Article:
The ALJ also was not entitled simply to disregard Dr. Neary's opinion of disability. While it is true that the ultimate disability determination is reserved to the Commissioner, and even a treating physician's opinion that a claimant is completely disabled is not entitled to controlling weight, an ALJ may not wholly disregard a treating physician's opinion of disability on the mere ground that the opinion infringes on the ALJ's role in making the disability determination. 20 C.F.R. § 404.1527(d)(1) ("[W]e review all of the medical findings and other evidence that support a medical source's statement that you are disabled."); Wilson v. Heckler, 734 F.2d 513, 518 (11th Cir. 1984) (explaining that a treating physician's opinion of disability should be considered in conjunction with treatment notes and reports); Williams v. Astrue, No. CV406-19, 2008 WL 591288, at *3 (S.D. Ga. Mar. 3, 2008) ("[O]pinions from any medical source about issues reserved to the Commissioner must never be ignored, and [the] notice of the determination or decision must explain the consideration given to the treating source's opinion.") (quoting SSR 96-5p, 1996 WL 374183 at *1) (alterations and italics in Williams).
The Court also is not persuaded by the Commissioner's argument that pursuant to Chapman, the ALJ's error here was harmless. In Chapman, the court held that ignoring the treating physician's letter stating that the claimant was "permanently disabled" and therefore unable to serve on a jury was harmless because the opinion was conclusory and the medical notes did not support the opinion. Chapman, 709 Fed. Appx. at 995 (observing that the doctor listed some of the claimant's impairments and stated that she complained of pain but that the ALJ had also noted that the claimant had refused treatment options). Here, in contrast, in addition to stating that Plaintiff suffered from axial low-back pain likely due to facet arthropathy and that she rated her pain at eight on a ten-point scale, Dr. Neary also made objective findings that Plaintiff had a stooped posture when erect, had reduced spinal extension, had difficulty mobilizing due to pain, had reduced flexion, and had severely reduced lateral rotation, and he specified that Plaintiff's treatment plan included physical therapy and anti-inflammatory medication with facet injections. [R337, 353]. Grady treatment notes also reflect that in March 2013, Plaintiff was taking opiate analgesics for her pain, and a straight-leg-raise test was positive on the left, [R269]; in May 2013, she began physical therapy for back pain and neuropathic leg pain, her gait was independent with a cane, she rated her central-lumbar pain at ten on a ten-point scale, and she reported that her pain was aggravated by prolonged walking and sitting, [R318]; and well after Dr. Neary issued his opinion, Plaintiff was observed to still have a gait problem, [R405], and back pain, [R381]. These are all findings that support Dr. Neary's opinion—or at least a greater level of limitation than that appearing in the RFC. Notably, Dr. Sanford's observations regarding Plaintiff's use of a crutch to reduce pressure on her legs also tend to lend support to Dr. Neary's opinion. [See R254-55].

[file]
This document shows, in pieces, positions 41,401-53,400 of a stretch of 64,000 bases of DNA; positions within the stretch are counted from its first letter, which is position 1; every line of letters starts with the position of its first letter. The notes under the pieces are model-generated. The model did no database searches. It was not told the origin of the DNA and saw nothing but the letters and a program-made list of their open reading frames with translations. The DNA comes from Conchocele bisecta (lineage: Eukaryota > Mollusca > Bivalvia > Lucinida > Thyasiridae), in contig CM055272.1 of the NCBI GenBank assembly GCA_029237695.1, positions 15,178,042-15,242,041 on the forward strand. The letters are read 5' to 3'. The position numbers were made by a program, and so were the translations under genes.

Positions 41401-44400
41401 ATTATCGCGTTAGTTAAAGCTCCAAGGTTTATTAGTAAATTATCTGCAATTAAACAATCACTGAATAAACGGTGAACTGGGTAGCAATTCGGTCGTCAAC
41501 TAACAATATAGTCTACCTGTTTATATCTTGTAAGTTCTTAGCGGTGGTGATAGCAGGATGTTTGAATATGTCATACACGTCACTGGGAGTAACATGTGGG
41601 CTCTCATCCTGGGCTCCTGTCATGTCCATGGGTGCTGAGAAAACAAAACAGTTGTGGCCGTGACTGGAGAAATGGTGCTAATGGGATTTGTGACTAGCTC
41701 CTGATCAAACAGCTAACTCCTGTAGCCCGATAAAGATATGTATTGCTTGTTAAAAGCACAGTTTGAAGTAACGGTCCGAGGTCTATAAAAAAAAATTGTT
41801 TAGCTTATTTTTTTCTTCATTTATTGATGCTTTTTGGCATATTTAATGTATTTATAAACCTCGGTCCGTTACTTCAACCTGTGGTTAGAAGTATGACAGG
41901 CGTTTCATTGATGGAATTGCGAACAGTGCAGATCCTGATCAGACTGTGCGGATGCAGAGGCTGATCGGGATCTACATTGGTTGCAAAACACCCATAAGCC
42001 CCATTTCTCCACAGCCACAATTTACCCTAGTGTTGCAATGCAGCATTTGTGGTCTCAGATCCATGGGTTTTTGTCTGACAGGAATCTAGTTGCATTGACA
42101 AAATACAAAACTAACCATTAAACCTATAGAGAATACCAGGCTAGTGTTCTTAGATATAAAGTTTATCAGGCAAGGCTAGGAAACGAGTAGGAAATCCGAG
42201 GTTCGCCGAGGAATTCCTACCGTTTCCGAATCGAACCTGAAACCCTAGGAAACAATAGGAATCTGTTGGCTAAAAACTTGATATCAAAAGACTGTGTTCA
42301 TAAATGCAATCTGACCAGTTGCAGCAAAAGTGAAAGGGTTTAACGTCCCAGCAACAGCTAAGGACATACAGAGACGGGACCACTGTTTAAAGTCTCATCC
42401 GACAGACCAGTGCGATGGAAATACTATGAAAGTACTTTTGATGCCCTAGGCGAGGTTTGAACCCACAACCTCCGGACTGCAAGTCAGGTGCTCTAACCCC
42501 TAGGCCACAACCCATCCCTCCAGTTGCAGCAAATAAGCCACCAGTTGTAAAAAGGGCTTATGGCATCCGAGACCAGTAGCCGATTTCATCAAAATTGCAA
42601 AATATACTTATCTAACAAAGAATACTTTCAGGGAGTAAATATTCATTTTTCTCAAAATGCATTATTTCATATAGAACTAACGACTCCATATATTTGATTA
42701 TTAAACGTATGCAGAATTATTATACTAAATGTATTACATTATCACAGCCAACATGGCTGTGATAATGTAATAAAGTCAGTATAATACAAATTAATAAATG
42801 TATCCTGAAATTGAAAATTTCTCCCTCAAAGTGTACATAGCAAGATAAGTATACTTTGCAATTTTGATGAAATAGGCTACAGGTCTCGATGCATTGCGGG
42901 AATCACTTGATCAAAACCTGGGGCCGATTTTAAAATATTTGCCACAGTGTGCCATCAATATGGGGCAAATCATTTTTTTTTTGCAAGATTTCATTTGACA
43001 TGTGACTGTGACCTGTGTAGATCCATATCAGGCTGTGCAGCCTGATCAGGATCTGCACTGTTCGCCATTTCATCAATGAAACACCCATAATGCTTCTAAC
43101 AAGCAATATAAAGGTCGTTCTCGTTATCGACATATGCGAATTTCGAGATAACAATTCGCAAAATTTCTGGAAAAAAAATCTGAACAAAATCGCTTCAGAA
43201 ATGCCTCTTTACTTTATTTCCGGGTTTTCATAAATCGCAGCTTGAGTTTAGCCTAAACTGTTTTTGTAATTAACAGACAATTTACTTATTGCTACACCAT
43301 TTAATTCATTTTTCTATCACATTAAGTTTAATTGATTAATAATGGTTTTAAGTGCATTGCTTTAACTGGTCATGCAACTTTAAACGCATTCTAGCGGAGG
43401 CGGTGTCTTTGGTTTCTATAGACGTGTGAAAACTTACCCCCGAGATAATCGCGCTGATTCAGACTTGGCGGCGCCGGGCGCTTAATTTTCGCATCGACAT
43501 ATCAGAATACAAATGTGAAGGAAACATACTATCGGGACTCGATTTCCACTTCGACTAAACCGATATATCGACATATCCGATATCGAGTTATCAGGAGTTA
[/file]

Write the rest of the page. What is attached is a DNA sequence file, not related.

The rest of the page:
The Court is also persuaded that the opinions of the state-agency reviewing physicians could not serve as substantial evidence to support the ALJ's decision because the reviewing physicians did not have the benefit of reviewing records post-dating their opinions and they failed to reconcile their opinions with the more restrictive medical-source opinions they did review. [See Doc. at 10-11]. Dr. Reddy, who issued the later of the two reviewing opinions, issued her opinion on March 27, 2014. [R70-73]. She therefore rendered her opinion without the benefit of reviewing Dr. Neary's notes indicating that Plaintiff had a stooped posture when erect, had reduced spinal extension, had difficulty mobilizing due to pain, exhibited reduced flexion and severely reduced lateral rotation, and had been diagnosed with chronic back pain due to degenerative osteoarthritis and axial low-back pain likely due to facet arthropathy, [R337, 353]; Dr. Neary's opinion that Plaintiff was unable to work, [R353]; and Grady treatment notes indicating that Plaintiff still had arthralgias and a gait problem in October 2015, [R405, 407], and back pain in January 2016, [R381]. Additionally, it does not appear that Dr. Reddy reviewed Grady Hospital treatment notes showing that in March 2013, Plaintiff was taking opiate analgesics for her back pain and had a positive straight-leg-raise test on the left, [compare R72 with R269], and that in May 2013, Plaintiff began physical therapy for back pain and neuropathic leg pain, her gait was independent with a cane, she reported pain in the central lumbar region that she rated at ten on a ten-point scale, and she indicated that her pain was aggravated by prolonged walking and sitting, [compare R72 with R317-18], even though the treatment notes pre-dated Dr. Reddy's opinion. Likewise, Dr. Reddy's opinion includes no reference to Dr. Sanford's finding that Plaintiff would be limited in standing, walking, pushing, and pulling, [R256]; Dr. Salisbury's opinion that Plaintiff was limited to no lifting, pushing, or pulling greater than twenty pounds and no bending greater than five times per hour, [R244]; Dr. James's observations that Plaintiff walked with a crouched gait with a cane in her right hand, she had marked paraspinal spasms, right greater than left, she had an extension jerk, her range of motion was limited, and she had moderate-to-severe arthropathy and left foraminal narrowing, [R221-21]; or Dr. James's opinion that Plaintiff needed a lumbar fusion and should lift no greater than five pounds, should push or pull no more than five pounds, and should sit fifty percent of the time at work, [R218, 222]—nor did Dr. Reddy make any attempt to reconcile her opinion with the opinions of any of the treating physicians. [Compare R70-73]. Accordingly, Dr. Reddy's opinion supplies scant basis for a determination that it was supported by substantial evidence.